Electrically induced contraction of C2C12 myotubes cultured on a porous membrane-based substrate with muscle tissue-like stiffness by Hirokazu Kaji; Takeshi Ishibashi; Kuniaki Nagamine; Makoto Kanzaki; Matsuhiko Nishizawa (pp. 6981-6986).
A porous membrane-based cell culture device was developed to electrically stimulate a confluent monolayer of C2C12 myotubes. The device’s cell culture substrate is a microporous alumina membrane-modified by attaching an atelocollagen membrane on the upperside and a hole-spotted poly(dimethylsiloxane) (PDMS) film on the underside. When electric current is generated between the device’s Pt ring electrodes – one of which is placed above the cells and the other below the PDMS layer – the focused current at the PDMS hole can electrically stimulate the cells. C2C12 myoblasts were cultured on the substrate and differentiated into myotubes. When the electrical pulses were applied, myotubes started to contract slightly in and near the hole, and that the continuous stimulation increased both the number of stimuli-responding myotubes and the magnitude of the contraction considerably owing to the underlying atelocollagen membrane with muscle tissue-like stiffness. Also, the generation of contractile myotubes on a wider region of the membrane substrate was possible by applying the electrical pulses through the array of holes in the PDMS film. Using the present system, the glucose uptake by contractile myotubes was examined with fluorescence-labeled glucose, 2-NBDG, which displayed a positive correlation between the contractile activity of myotubes and the uptake of 2-NBDG.

Keywords: Atelocollagen membrane; C2C12 myotube; Contractility; Electrical pulse stimulation; Glucose uptake


The use of immobilized neurotrophins to support neuron survival and guide nerve fiber growth in compartmentalized chambers by Laura M.Y. Yu; Freda D. Miller; Molly S. Shoichet (pp. 6987-6999).
We answered two major questions: (1) does retrograde signaling involve retrograde transport of nerve growth factor (NGF); and (2) is a gradient of immobilized NGF sufficient to promote and guide local axonal growth? To answer these questions, we developed a technique that resulted in stably immobilized NGF and combined this with compartmented chambers. NGF was photochemically-immobilized on a chitosan surface either in the cell body (CB) compartment, distal axon (DA) compartment, or both. Neuron survival and axon outgrowth were found to be insignificantly different from positive controls where soluble NGF was present. When NGF was immobilized on chitosan surfaces in the DA compartment, and in the absence of soluble NGF, neuron survival was observed, likely due to the retrograde signal of the activated TrkA receptor and NGF-induced signals, but not the retrograde signal of NGF itself. Axons were guided towards the higher end of the step concentration gradient of NGF that was photoimmobilized on the chitosan surface in the DA compartment by laser confocal patterning, demonstrating axonal guidance. These studies provide better insight into NGF signaling mechanisms which are important to both understanding developmental disorders and degenerative diseases of the nervous system, as well as improving design strategies to promote nerve regeneration after injury.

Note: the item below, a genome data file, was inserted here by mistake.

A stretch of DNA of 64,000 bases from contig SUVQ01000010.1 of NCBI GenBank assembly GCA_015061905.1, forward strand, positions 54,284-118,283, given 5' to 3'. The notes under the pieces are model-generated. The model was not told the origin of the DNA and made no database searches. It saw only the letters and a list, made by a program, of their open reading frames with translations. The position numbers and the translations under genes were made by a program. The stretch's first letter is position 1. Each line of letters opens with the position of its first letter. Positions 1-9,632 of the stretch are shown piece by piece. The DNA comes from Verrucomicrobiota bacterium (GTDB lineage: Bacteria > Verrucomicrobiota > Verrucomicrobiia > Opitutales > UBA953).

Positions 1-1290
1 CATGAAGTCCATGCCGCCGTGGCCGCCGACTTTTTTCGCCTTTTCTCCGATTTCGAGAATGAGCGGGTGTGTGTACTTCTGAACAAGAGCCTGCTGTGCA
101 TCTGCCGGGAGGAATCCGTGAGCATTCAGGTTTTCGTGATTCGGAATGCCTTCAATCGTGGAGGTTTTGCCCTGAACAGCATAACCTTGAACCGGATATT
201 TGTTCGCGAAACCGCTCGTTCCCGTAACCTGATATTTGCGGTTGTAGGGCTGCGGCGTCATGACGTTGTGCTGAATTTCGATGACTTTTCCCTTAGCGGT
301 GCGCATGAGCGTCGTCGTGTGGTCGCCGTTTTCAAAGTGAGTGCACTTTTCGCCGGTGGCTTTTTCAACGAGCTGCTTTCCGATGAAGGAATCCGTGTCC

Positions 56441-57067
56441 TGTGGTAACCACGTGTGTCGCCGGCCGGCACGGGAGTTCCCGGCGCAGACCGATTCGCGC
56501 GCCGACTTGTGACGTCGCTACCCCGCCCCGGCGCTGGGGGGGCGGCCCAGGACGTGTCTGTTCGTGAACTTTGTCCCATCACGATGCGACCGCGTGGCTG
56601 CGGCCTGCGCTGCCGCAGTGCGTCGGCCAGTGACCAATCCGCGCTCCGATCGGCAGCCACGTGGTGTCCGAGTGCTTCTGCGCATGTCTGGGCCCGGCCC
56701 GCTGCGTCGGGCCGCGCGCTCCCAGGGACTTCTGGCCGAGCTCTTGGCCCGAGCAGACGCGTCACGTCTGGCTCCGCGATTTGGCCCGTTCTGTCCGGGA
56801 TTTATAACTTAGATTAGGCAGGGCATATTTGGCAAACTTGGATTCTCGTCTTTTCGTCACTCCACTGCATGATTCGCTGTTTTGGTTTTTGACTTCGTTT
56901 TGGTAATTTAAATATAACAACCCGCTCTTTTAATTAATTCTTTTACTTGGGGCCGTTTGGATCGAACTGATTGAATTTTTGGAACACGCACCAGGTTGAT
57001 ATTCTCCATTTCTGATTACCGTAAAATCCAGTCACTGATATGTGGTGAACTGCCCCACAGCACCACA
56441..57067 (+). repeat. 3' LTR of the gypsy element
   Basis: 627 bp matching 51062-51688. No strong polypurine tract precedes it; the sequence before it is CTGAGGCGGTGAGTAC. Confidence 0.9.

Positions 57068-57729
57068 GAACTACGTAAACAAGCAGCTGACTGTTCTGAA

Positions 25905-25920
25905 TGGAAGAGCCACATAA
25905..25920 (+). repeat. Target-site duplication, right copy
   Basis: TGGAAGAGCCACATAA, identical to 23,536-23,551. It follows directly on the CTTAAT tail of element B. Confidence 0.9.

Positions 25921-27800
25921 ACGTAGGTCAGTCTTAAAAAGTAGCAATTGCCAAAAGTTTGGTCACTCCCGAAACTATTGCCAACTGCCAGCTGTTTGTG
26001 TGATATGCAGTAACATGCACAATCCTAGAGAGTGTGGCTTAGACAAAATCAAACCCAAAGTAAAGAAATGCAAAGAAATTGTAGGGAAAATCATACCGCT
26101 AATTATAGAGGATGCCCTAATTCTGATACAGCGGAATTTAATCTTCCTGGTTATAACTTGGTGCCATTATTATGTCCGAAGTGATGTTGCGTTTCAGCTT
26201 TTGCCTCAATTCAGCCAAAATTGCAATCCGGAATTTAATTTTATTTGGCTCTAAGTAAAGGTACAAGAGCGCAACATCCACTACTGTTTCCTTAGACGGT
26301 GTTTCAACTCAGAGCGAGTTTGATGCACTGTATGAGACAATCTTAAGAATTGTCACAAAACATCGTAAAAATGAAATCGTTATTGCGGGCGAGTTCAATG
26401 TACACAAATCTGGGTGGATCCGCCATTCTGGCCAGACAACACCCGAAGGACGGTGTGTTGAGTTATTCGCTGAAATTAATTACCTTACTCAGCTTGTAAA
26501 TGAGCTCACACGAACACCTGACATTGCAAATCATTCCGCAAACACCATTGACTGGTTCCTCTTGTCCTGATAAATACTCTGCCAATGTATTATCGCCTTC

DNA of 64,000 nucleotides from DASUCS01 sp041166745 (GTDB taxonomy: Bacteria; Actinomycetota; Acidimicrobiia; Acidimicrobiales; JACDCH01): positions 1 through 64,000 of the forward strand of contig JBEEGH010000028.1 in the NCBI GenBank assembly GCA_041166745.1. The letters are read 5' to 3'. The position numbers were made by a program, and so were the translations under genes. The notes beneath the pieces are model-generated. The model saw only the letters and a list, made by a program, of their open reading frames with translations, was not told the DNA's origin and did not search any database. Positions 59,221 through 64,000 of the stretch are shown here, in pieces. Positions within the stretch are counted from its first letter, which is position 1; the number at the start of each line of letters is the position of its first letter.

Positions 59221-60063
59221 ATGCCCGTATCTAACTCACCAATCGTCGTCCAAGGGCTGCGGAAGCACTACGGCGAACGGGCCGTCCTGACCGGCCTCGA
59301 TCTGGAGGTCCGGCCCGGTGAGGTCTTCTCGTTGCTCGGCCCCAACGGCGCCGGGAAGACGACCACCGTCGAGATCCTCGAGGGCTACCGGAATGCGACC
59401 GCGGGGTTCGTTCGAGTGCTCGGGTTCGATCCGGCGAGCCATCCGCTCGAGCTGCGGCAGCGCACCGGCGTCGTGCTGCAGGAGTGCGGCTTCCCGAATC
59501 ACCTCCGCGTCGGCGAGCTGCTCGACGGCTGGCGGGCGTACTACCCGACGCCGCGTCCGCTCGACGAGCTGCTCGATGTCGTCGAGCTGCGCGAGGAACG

Keywords: Chitosan; Nerve growth factor immobilization; Axon guidance; Superior cervical ganglia neurons; Compartment culture


Influence of micro-patterned PLLA membranes on outgrowth and orientation of hippocampal neurites by Sabrina Morelli; Simona Salerno; Antonella Piscioneri; Bernke J. Papenburg; Anna Di Vito; Giuseppina Giusi; Marcello Canonaco; Dimitrios Stamatialis; Enrico Drioli; Loredana De Bartolo (pp. 7000-7011).
In neuronal tissue engineering many efforts are focused on creating biomaterials with physical and chemical pathways for controlling cellular proliferation and orientation. Neurons have the ability to respond to topographical features in their microenvironment causing among others, axons to proliferate along surface features such as substrate grooves in micro-and nanoscales. As a consequence these neuronal elements are able to correctly adhere, migrate and orient within their new environment during growth. Here we explored the polarization and orientation of hippocampal neuronal cells on nonpatterned and micro-patterned biodegradable poly(l-lactic acid) (PLLA) membranes with highly selective permeable properties. Dense and porous nonpatterned and micro-patterned membranes were prepared from PLLA by Phase Separation Micromolding. The micro-patterned membranes have a three-dimensional structure consisting of channels and ridges and of bricks of different widths. Nonpatterned and patterned membranes were used for hippocampal neuronal cultures isolated from postnatal days 1–3 hamsters and the neurite length, orientation and specific functions of cells were investigated up to 12 days of culture. Neurite outgrowth, length plus orientation tightly overlapped the pattern of the membrane surface. Cell distribution occurred only in correspondence to membrane grooves characterized by continuous channels whereas on membranes with interconnected channels, cells not only adhered to and elongated their cellular processes in the grooves but also in the breaking points. High orientation degrees of cells were determined particularly on the patterned porous membranes with channel width of 20 μm and ridges of 17 μm whereas on dense nonpatterned membranes as well as on polystyrene culture dish (PSCD) controls, a larger number of primary developed neurites were distributed. Based on these results, PLLA patterned membranes may directly improve the guidance of neurite extension and thereby enhancing their orientation with a consequently highly ordered neuronal cell matrix, which may have strong bearings on the elucidation of regeneration mechanisms.